▪ More than half of judges who retired outside California lived in Nevada, Oregon, Washington, Arizona and Florida.

▪ A handful of retirees listed mailing addresses in Puerto Rico and Guam.

▪ Average CalPERS pensions were smallest for residents of Sun City, Ariz. The town ranks near the bottom in pension dollars received despite ranking in the upper half in number of retirees living there.

▪  Los Alamos, N.M., home of the atomic bomb, ranked first in average pension-dollars-per-retiree at $4,372 per month. The reason: The retirees are former University of California employees who worked at the Los Alamos nuclear lab prior to 1962. Back then, UC non-academics were placed in CalPERS.

▪ About 85 percent of retirees took their mail at a California address in December 2013. They received $1.2 billion in pension benefits that month, which projects to roughly $14.4 billion for the entire year.

Las Vegas lured Beck and his wife, Dixie, 15 years ago, he said, after he scoured the nation for an affordable city with good weather, good hospitals, cheap homes and recreation.

Las Vegas was booming, Beck recalled. After a few scouting trips to the area, the couple settled on a 1,600-square-foot, three-bedroom, two-bath stucco home under construction on a corner lot on what was then the city’s northwestern edge. With the equity in their Whittier home, they had money to buy the Las Vegas house – and then some.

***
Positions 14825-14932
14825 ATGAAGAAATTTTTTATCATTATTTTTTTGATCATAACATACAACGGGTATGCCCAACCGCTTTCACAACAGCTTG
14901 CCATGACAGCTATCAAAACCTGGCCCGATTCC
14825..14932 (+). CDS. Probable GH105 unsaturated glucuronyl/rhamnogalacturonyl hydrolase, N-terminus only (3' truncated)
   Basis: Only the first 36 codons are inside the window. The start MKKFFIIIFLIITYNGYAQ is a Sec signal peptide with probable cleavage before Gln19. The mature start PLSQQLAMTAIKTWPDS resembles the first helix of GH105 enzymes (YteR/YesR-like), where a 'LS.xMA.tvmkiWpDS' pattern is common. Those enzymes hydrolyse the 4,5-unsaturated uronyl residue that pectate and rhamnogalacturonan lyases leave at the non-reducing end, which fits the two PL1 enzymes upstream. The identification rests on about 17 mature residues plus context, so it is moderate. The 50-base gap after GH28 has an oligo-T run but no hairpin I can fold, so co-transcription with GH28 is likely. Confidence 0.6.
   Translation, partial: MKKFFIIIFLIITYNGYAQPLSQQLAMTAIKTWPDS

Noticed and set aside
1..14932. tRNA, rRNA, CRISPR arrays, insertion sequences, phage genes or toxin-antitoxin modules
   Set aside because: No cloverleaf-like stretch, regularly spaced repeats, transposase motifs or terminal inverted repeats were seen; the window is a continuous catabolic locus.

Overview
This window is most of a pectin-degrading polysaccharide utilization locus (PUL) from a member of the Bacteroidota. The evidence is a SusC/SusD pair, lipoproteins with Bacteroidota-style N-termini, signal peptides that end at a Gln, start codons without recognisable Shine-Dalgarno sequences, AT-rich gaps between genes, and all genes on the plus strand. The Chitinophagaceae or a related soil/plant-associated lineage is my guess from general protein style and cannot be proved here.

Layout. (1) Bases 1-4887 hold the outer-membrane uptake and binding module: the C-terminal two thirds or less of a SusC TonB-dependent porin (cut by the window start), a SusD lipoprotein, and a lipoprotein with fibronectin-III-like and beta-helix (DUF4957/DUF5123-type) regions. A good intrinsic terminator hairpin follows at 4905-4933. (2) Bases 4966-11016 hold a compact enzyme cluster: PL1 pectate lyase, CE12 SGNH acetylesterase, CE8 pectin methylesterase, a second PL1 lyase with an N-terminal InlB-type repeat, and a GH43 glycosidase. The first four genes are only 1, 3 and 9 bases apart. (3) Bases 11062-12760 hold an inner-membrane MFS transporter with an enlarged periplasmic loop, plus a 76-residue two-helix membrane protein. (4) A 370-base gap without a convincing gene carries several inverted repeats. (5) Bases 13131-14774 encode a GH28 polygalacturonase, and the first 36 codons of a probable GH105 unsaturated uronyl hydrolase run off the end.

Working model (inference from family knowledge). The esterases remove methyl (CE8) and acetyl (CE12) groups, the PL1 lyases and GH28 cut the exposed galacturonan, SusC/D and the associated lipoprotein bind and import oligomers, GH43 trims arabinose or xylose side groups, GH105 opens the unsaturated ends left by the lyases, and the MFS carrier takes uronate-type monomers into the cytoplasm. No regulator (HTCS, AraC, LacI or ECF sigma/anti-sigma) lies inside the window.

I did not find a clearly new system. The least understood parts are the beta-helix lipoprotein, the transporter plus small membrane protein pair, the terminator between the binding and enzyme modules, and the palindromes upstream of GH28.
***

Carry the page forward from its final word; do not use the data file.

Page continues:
“We couldn’t have afforded to move into any place like this in Southern California,” Dixie Beck said during a recent interview at her kitchen table, “but we bought this house for $126,000, new.”

Today, a Las Vegas homebuyer with as little income as $37,500 per year can qualify for a mortgage, according to realtor.com. Meanwhile, homebuyers in San Jose and San Francisco need four to five times as much income to break into the market. California claims five of the 10 metro areas nationwide that require the highest income to afford a home. Sacramento ranks 23rd.

Las Vegas? 51st.

“That’s what it was like when we moved here,” Joe Beck recalled. “Like I said, no-brainer.”

Then there’s the Nevada discount.

Of the 10 cities outside California with the most CalPERS pensioners, four are in Nevada, one of only seven states with no personal income tax. Oregon and Arizona split the remaining cities on the top-10 list, with three each.